- The Washington Times - Tuesday, June 9, 2009


U.S. troops faulted in deadly air strike

The Pentagon said Monday that U.S. troops did not follow proper tactics and procedures during an air assault on Taliban fighters last month.

Pentagon spokesman Geoff Morrell said the number of Taliban militants killed in the May 4 air strikes “greatly outnumbered” the number of civilians slain. But Mr. Morrell noted some problems in the way the strikes were carried out, citing a U.S. warplane that appears to have erred in bombing its target.

Afghan officials have said that the civilian death toll in the air assault was 140, but U.S. commanders have said they think no more than 30 civilians were killed, along with 60 to 65 Taliban insurgents.


Dead president ruled 42 years

BARCELONA, Spain | Gabon’s President Omar Bongo, Africa’s longest-serving leader, died Monday in a Spanish clinic where he was being treated for a serious illness, the Gabonese prime minister said. He was 73.

Mr. Bongo’s death after more than four decades in power leaves a political void in the oil-producing central African country, which he tightly controlled. Senate President Rose Francine Rogombe, a Bongo ally in the ruling Gabonese Democratic Party, is expected to take over as interim leader.

Mr. Bongo, who took power in 1967, checked into the clinic in Barcelona in May.


Tailpiece found of downed jet

RECIFE | A large tail section of a jetliner bearing Air France’s trademark red and blue stripes was recovered from the Atlantic Ocean on Monday, helping narrow the hunt for black boxes that could explain what brought down Flight 447.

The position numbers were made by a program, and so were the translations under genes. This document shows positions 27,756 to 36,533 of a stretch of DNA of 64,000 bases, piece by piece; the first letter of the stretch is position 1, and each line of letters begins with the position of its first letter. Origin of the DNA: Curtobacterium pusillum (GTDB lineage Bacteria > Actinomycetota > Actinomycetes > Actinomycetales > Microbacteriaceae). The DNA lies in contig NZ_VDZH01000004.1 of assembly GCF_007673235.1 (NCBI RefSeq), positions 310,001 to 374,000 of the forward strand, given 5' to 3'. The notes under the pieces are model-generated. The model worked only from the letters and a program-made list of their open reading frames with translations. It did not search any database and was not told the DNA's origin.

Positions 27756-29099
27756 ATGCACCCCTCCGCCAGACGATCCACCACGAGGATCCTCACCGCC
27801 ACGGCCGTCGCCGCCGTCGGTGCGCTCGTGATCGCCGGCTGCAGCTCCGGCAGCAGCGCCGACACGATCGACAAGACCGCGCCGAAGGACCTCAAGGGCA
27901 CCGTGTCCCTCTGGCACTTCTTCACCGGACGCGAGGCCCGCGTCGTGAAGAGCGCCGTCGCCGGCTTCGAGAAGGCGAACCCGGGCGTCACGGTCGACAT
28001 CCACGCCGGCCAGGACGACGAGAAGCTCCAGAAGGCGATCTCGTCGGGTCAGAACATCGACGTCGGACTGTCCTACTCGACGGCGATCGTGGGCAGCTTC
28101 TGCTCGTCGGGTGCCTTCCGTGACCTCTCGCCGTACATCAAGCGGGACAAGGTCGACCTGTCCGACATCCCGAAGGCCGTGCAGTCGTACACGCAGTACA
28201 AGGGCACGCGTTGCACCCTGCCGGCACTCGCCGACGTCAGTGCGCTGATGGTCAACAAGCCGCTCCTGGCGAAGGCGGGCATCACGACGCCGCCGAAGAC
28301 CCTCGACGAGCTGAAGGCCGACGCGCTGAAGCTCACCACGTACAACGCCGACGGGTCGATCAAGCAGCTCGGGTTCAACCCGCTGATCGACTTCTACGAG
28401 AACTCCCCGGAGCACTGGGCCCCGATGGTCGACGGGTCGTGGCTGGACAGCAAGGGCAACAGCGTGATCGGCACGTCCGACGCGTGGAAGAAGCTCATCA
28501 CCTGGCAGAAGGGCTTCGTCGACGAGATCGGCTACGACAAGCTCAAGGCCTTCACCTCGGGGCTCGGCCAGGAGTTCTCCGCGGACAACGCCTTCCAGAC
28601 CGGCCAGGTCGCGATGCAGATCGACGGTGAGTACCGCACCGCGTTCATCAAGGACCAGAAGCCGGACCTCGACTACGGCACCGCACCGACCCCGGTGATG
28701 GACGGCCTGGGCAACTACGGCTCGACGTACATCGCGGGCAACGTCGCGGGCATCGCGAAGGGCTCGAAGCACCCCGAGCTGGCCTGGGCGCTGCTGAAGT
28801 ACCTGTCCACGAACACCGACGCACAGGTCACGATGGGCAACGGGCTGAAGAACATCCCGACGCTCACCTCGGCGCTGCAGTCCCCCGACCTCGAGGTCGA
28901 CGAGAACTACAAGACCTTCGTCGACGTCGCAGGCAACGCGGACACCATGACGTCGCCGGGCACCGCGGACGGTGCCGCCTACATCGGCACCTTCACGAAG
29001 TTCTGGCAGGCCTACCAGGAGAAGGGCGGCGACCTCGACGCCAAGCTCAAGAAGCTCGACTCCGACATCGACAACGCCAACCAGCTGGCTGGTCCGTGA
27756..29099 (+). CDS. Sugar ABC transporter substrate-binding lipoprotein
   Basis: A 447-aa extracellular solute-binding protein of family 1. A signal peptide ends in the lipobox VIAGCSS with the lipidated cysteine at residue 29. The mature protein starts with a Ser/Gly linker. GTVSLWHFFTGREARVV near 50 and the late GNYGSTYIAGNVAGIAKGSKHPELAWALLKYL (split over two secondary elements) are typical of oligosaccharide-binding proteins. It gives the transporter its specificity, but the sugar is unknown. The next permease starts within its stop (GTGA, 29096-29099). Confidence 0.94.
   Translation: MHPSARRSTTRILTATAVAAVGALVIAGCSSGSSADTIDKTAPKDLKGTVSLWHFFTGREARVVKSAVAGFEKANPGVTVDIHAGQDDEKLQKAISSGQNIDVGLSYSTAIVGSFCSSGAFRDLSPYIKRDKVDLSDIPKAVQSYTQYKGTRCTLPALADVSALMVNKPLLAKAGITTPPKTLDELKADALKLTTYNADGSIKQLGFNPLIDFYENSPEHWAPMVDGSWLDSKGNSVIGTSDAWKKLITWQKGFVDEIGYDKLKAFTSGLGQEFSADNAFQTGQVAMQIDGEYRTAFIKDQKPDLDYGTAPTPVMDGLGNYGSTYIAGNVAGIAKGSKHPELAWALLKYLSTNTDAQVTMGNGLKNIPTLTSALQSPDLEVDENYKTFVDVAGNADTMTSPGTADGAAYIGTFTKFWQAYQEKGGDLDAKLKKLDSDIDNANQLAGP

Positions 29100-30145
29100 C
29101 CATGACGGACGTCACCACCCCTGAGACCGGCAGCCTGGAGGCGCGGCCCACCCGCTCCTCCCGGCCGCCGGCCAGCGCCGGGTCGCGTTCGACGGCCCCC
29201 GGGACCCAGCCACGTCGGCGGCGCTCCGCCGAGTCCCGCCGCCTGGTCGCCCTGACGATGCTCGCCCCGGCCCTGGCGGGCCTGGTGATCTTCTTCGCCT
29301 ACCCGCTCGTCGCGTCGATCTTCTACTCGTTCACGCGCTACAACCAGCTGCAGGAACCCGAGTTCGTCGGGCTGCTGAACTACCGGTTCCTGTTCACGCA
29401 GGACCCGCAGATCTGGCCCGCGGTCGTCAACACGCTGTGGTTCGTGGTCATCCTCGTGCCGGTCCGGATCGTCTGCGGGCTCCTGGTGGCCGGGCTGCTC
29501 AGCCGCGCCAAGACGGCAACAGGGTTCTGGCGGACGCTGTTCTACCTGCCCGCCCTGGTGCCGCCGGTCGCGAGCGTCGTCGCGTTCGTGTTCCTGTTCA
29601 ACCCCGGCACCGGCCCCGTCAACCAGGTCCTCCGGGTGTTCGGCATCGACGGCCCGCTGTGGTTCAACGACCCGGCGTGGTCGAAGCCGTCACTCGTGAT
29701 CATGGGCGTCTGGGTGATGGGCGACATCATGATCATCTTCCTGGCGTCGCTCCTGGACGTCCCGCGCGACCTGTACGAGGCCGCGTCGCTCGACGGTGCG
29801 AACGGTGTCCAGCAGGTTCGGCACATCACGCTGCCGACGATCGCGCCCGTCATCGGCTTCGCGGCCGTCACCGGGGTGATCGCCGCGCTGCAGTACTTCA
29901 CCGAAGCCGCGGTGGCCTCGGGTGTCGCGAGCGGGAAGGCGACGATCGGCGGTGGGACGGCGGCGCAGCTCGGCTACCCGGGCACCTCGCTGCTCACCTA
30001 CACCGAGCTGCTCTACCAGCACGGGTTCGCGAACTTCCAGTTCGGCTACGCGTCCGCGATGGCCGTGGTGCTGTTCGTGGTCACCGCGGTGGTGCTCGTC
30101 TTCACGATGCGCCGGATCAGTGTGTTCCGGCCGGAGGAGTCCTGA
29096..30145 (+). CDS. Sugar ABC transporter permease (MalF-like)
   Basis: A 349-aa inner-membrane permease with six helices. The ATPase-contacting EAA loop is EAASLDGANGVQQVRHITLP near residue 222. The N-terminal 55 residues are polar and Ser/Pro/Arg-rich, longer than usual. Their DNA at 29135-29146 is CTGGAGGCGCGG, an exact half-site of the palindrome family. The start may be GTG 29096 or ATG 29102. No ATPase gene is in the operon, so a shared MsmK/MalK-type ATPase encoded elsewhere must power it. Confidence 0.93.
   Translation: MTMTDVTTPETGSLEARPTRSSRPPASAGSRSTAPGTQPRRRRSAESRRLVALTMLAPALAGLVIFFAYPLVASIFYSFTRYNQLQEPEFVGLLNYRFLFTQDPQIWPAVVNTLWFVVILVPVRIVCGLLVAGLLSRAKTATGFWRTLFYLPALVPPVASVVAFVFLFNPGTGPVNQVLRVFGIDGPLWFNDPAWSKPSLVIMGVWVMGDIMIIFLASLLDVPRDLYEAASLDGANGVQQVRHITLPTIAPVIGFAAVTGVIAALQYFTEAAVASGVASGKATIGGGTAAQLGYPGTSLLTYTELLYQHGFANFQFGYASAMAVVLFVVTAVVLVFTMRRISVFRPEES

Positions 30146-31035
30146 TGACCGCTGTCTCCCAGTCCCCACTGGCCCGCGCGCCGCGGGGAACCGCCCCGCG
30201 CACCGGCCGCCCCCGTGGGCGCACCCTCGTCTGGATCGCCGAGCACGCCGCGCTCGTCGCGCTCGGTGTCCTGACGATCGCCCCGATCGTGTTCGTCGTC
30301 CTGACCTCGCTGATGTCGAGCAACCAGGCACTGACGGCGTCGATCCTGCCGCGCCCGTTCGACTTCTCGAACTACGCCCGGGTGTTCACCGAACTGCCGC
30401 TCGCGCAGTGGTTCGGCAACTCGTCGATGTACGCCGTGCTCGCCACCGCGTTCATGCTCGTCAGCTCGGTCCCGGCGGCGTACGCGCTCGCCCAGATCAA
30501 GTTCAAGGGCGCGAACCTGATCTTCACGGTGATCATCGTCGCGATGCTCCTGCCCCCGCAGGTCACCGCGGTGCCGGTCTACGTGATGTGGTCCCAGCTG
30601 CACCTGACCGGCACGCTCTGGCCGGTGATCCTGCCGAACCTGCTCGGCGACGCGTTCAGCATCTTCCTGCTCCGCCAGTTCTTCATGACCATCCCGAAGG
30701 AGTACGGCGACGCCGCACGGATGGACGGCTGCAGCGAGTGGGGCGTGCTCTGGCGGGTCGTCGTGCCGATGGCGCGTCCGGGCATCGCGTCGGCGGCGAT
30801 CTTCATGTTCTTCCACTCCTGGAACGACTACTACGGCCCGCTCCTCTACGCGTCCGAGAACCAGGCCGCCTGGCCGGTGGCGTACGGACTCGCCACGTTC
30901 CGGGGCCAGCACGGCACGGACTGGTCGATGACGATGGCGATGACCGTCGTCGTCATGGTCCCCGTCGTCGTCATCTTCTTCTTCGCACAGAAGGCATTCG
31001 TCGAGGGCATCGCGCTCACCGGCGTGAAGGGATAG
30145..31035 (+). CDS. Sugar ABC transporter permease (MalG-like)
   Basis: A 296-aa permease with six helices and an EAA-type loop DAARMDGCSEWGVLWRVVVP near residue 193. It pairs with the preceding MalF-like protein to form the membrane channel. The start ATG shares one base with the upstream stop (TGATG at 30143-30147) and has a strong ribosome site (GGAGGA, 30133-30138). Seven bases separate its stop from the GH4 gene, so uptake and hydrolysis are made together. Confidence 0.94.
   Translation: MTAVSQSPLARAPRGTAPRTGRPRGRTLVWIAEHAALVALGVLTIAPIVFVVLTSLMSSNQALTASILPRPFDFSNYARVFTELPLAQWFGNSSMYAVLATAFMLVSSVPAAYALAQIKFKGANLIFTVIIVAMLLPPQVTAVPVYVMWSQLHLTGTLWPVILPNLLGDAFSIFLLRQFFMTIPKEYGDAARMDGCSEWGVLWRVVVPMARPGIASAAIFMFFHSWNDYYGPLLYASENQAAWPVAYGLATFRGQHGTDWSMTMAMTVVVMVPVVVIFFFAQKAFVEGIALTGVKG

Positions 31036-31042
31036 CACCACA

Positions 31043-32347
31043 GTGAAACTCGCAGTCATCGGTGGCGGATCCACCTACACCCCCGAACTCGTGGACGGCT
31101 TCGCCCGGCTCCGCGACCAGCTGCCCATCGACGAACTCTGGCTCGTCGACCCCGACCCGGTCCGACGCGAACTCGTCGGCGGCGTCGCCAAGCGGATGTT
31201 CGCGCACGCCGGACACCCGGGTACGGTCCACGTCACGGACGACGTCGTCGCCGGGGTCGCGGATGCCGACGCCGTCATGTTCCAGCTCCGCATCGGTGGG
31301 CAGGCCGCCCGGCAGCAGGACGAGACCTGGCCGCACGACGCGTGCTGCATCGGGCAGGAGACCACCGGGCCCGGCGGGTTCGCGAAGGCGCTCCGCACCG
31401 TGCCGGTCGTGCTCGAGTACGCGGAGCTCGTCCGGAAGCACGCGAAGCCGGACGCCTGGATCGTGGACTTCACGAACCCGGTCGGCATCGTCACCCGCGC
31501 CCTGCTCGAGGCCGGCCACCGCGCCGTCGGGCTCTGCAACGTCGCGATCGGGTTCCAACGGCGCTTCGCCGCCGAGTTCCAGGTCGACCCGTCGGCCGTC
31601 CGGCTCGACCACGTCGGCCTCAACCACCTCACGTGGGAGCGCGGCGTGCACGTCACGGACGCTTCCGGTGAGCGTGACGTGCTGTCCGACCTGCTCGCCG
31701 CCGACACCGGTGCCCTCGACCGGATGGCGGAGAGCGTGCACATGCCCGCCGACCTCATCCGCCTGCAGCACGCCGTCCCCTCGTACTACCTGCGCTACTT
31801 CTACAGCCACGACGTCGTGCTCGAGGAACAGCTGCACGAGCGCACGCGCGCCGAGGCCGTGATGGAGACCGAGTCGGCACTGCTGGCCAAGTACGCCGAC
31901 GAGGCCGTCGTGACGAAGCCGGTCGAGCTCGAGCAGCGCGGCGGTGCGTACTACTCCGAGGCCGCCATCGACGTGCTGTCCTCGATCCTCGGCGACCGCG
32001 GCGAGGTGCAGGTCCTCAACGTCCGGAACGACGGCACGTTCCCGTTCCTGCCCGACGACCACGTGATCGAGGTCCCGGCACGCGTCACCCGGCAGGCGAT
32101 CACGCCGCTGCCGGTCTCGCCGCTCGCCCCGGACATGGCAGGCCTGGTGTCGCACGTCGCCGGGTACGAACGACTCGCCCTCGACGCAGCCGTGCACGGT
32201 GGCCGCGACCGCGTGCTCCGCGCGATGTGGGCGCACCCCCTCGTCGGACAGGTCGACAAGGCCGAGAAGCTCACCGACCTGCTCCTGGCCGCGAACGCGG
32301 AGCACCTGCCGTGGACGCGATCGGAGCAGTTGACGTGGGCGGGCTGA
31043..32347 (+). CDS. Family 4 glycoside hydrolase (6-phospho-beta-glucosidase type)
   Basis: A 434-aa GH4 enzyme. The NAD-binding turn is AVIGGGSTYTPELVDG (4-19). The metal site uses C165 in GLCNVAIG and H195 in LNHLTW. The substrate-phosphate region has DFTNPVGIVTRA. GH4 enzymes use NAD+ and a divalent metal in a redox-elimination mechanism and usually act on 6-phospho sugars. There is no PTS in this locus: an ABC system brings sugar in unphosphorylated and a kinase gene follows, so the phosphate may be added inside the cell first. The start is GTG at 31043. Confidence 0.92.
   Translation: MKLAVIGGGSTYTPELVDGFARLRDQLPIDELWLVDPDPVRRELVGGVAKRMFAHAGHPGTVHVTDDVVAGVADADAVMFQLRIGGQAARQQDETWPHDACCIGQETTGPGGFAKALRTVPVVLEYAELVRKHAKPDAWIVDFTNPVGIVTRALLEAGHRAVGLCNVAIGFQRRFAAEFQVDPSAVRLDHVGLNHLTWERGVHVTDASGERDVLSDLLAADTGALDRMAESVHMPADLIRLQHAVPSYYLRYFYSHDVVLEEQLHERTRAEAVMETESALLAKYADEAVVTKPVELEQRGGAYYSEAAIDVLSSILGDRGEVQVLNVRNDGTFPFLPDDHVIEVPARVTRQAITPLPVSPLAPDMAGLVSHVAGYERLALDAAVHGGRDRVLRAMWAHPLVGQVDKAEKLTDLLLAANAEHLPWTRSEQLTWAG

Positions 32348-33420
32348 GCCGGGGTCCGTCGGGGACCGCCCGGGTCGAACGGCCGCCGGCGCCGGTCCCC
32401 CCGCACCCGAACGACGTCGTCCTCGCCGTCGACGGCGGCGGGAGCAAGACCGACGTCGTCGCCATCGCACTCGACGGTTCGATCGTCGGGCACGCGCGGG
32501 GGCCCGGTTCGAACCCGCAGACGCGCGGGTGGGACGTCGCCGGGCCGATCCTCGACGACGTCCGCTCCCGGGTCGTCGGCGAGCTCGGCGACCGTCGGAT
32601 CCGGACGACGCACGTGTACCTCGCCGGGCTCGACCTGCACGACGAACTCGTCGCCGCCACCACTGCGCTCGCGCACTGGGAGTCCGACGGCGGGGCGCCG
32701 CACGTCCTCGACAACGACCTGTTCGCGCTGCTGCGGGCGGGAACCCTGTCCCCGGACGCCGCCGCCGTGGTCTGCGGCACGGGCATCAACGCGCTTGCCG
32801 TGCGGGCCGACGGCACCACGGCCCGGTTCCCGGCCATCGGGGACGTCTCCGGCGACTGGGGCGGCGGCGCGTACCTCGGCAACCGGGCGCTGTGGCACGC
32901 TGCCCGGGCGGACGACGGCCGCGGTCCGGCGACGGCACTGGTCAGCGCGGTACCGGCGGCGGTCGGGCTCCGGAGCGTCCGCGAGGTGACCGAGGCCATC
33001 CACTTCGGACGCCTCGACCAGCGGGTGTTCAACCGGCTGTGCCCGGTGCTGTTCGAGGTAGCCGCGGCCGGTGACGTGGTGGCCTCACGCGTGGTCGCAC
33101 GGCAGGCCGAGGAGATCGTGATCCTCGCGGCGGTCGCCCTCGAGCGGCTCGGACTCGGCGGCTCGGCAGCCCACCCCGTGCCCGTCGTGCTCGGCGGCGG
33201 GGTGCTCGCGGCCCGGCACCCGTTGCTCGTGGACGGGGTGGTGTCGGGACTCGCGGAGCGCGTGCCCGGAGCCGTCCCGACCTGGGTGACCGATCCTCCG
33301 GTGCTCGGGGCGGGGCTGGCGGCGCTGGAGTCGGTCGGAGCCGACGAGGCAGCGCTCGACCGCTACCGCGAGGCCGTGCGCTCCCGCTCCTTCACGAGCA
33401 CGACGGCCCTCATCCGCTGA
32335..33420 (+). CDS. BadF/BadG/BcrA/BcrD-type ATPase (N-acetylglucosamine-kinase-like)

And some high-tech help is on the way — two U.S. Navy devices capable of picking up the flight recorders’ emergency beacons far below on the ocean floor. What caused the Airbus A330-200 to plunge into the ocean May 31 with 228 people aboard might not be known until those black boxes are found.

But some Air France pilots aren’t waiting for a definitive answer. With investigators looking at the possibility that external speed monitors iced over and gave dangerously false readings to cockpit computers in a thunderstorm, a union is urging pilots to refuse to fly Airbus A330 and A340 planes unless the monitors — known as Pitot tubes — are replaced.


Brown toughs out Parliament session

LONDON | British Prime Minister Gordon Brown faced down critics in his own ranks Monday, vowing to improve his performance after his ruling Labor Party suffered its worst electoral results in a century and more ministers quit his government.

Mr. Brown acknowledged failings in a 90-minute meeting with several hundred Labor lawmakers from both houses of Parliament - and appeared to have won support from all but his most strident critics.

After more than a dozen resignations from his government over the past week and his party’s failure in elections to local councils and the European Parliament, Mr. Brown had faced loud calls to quit from a group of dissident Labor lawmakers.

From wire dispatches and staff reports

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